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Acacia conferta IMG 20190607 101434

Classification System: APG IV

Superregnum: Eukaryota
Regnum: Plantae
Cladus: Angiosperms
Cladus: Eudicots
Cladus: Core eudicots
Cladus: Rosids
Cladus: Eurosids I
Ordo: Fabales

Familia: Fabaceae
Subfamilia: Caesalpinioideae
Tribus: Acacieae
Genus: Acacia
Species: Acacia conferta

Acacia conferta A.Cunn. ex Benth.

Racosperma confertum (A.Cunn. ex Benth.) Pedley

Native distribution areas:
Acacia conferta

Continental: Australasia
Regional: Australia
New South Wales, Queensland

References: Brummitt, R.K. 2001. TDWG – World Geographical Scheme for Recording Plant Distributions, 2nd Edition
Primary references

Cunningham, A., 1842. London Journal of Botany. London 1:345.


Govaerts, R. et al. 2020. Acacia conferta in Kew Science Plants of the World online. The Board of Trustees of the Royal Botanic Gardens, Kew. Published on the internet. Accessed: 2020 Jul 29. Reference page.
International Plant Names Index. 2019. Acacia conferta. Published online. Accessed: Jul 29 2019. 2019. Acacia conferta. Missouri Botanical Garden. Published on the internet. Accessed: 2019 Jul 29.
Hassler, M. Jul. Acacia conferta. World Plants: Synonymic Checklists of the Vascular Plants of the World In: Roskovh, Y., Abucay, L., Orrell, T., Nicolson, D., Bailly, N., Kirk, P., Bourgoin, T., DeWalt, R.E., Decock, W., De Wever, A., Nieukerken, E. van, Zarucchi, J. & Penev, L., eds. Jul. Species 2000 & ITIS Catalogue of Life. Published on the internet. Accessed: Jul 29 {{{3}}}. Reference page.
USDA, ARS, Germplasm Resources Information Network. Acacia conferta in the Germplasm Resources Information Network (GRIN), U.S. Department of Agriculture Agricultural Research Service. Accessed: 09-Oct-10.

Vernacular names
English: Crowded-leaf Wattle

Acacia conferta, commonly known as crowded-leaf wattle,[1] is a shrub belonging to the genus Acacia and the subgenus Phyllodineae that is endemic to eastern Australia.


The shrub or tree with a rounded habit[1] that typically grows to a height of 4 m (13 ft) that has slender spreading branchlets with dense to sparse hairs. The ascending to erect and crowded phyllodes are on short stem-projections. The flat green phyllodes have a linear-oblanceolate to oblong-elliptic shape and a length of 5 to 12 mm (0.20 to 0.47 in) and a width of 1 to 1.6 mm (0.039 to 0.063 in).[2] It mostly blooms between April and August producing simple inflorescences that occur singly in the axils. The spherical flower-heads contain 20 to 25 bright yellow flowers. The seed pods that form after flowering are up to 6 cm (2.4 in) in length and 10 to 15 mm (0.39 to 0.59 in) in width and contain oblong-elliptic shaped seeds that are 5 to 6 mm (0.20 to 0.24 in) in length.[2]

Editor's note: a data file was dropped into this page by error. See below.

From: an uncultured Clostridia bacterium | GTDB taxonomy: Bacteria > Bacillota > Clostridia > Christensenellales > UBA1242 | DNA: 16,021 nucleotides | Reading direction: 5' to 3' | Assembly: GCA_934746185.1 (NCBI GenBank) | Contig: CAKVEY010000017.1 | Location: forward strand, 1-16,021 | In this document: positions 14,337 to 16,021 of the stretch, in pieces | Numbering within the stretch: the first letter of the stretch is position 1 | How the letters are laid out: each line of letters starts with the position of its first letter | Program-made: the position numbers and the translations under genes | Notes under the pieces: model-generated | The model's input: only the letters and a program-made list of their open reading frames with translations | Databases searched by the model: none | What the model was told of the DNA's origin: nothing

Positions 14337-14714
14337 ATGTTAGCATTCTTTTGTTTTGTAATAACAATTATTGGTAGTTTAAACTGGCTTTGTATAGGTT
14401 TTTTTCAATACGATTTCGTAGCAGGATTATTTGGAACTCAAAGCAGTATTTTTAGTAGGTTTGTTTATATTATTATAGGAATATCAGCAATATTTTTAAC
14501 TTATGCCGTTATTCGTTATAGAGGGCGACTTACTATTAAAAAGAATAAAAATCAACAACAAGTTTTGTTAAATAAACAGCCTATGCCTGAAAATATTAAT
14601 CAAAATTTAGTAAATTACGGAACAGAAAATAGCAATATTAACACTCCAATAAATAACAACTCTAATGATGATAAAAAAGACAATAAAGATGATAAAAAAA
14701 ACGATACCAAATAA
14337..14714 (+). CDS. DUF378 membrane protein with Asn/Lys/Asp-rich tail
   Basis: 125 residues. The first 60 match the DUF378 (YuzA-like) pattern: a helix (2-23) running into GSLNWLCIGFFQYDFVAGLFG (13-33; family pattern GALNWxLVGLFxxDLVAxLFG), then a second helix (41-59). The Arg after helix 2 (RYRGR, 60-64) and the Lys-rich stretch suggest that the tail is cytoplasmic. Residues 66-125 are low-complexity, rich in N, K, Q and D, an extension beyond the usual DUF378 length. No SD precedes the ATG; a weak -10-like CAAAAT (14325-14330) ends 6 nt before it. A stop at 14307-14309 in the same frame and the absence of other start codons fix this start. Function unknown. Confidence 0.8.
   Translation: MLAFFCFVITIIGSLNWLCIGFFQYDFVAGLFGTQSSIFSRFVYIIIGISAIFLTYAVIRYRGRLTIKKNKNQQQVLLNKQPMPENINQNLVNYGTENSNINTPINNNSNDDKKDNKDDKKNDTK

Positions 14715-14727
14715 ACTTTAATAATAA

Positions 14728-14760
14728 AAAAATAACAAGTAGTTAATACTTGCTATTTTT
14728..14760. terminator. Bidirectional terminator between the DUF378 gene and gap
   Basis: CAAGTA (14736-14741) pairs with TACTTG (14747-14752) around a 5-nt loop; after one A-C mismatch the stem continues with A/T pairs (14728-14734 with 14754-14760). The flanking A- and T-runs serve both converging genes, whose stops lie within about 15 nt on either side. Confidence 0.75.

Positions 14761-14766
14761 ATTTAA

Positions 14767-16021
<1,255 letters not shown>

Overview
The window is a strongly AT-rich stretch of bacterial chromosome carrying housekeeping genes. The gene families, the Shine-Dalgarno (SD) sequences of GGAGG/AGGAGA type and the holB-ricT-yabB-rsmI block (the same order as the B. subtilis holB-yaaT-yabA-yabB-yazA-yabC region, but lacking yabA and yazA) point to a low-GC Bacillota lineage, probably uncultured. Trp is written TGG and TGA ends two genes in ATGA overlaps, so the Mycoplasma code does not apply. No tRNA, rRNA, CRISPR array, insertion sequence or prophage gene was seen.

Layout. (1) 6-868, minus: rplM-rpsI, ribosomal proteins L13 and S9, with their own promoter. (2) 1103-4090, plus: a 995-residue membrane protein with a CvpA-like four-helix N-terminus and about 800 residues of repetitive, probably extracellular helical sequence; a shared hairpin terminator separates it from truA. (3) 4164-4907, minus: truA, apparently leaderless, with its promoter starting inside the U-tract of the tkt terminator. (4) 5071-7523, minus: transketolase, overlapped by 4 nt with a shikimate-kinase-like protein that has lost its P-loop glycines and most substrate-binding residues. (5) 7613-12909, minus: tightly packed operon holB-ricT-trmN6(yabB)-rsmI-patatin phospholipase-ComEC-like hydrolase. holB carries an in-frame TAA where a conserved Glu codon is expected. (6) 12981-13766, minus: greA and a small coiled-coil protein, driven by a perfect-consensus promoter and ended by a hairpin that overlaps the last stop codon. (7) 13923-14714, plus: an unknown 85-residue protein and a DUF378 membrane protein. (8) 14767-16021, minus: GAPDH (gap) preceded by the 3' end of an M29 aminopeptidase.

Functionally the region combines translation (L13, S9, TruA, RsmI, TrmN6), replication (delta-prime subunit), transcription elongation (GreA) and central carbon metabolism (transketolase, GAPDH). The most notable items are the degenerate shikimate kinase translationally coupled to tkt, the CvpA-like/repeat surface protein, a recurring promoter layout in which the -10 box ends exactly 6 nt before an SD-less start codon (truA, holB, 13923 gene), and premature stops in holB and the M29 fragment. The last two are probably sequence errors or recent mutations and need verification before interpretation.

The species was first formally described by the botanist George Bentham in 1842 as part of William Jackson Hooker's work Notes on Mimoseae, with a synopsis of species as published in the London Journal of Botany. It was reclassified as Racosperma confertum by Leslie Pedley in 1987 then transferred back to the genus Acacia in 2007. The only other synonyms are Acacia tindaleae and Racosperma tindaleae.[3]

The shrub is found in western New South Wales around Moree and Warialda on slopes and plains extending north into south eastern Queensland to west of Blackall and east to the coast around Proserpine. It will grow in sandy or loamy soils and is often a part of dry sclerophyll forest or Eucalyptus woodland communities.[2]

It is sometimes cultivated and can be propagated by scarifying the seeds or treatment with boiling water. It prefers a sunny position and will grow in most soil types that needs a well-drained position. It is also frost tolerant and can cope to temperatures as low as −7 °C (19 °F).[1]
See also

List of Acacia species


"Acacia conferta Crowded-leaf Wattle". Wattles - Genus Acacia. Australian National Botanic Gardens. Retrieved 16 April 2019.
"Acacia conferta". World Wide Wattle. Western Australian Herbarium. Retrieved 16 April 2019.
"Acacia conferta A.Cunn. ex Benth". Atlas of Living Australia. Global Biodiversity Information Facility. Retrieved 16 April 2019.

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